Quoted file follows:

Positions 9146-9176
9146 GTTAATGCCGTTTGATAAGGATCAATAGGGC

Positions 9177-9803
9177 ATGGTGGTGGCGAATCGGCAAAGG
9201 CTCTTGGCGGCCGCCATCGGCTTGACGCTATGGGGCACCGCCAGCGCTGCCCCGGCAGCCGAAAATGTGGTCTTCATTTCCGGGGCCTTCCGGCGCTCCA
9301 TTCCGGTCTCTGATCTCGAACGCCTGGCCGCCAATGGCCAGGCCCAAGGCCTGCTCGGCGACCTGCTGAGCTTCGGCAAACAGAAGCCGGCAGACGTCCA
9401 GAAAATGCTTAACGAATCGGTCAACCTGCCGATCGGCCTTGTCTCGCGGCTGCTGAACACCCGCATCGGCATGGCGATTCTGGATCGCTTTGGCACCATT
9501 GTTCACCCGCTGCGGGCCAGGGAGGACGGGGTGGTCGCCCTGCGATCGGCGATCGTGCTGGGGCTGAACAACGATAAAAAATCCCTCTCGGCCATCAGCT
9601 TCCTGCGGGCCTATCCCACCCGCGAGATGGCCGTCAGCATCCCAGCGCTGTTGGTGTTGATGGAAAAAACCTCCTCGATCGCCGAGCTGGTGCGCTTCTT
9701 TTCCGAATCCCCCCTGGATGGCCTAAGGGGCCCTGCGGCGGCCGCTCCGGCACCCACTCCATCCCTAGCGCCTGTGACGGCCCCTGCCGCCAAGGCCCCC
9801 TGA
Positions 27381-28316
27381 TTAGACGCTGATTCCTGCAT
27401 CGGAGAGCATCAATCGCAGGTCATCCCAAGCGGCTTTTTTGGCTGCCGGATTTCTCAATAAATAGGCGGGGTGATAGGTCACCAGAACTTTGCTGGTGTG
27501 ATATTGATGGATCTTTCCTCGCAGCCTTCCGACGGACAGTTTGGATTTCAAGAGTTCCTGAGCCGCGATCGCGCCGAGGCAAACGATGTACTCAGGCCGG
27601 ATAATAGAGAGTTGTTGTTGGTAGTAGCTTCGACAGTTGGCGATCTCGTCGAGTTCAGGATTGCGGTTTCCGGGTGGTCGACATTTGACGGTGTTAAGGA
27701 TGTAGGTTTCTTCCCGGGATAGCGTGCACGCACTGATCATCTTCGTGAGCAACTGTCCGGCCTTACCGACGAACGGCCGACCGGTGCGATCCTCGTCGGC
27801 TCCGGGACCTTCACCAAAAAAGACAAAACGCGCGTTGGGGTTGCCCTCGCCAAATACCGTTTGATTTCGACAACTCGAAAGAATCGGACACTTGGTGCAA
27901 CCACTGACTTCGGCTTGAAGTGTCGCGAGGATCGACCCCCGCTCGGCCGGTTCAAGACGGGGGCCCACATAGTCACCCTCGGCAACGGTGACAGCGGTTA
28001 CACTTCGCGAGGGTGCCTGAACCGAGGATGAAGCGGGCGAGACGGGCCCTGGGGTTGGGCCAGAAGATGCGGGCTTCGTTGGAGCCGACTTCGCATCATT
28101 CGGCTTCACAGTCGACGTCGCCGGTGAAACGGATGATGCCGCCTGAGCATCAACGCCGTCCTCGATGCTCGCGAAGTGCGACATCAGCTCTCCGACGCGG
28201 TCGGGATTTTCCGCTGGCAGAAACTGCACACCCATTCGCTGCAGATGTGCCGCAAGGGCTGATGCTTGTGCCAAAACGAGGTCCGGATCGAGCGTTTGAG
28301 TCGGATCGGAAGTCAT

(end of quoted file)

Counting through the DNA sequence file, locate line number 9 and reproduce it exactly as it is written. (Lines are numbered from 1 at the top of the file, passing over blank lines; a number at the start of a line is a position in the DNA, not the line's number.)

9601 TCCTGCGGGCCTATCCCACCCGCGAGATGGCCGTCAGCATCCCAGCGCTGTTGGTGTTGATGGAAAAAACCTCCTCGATCGCCGAGCTGGTGCGCTTCTT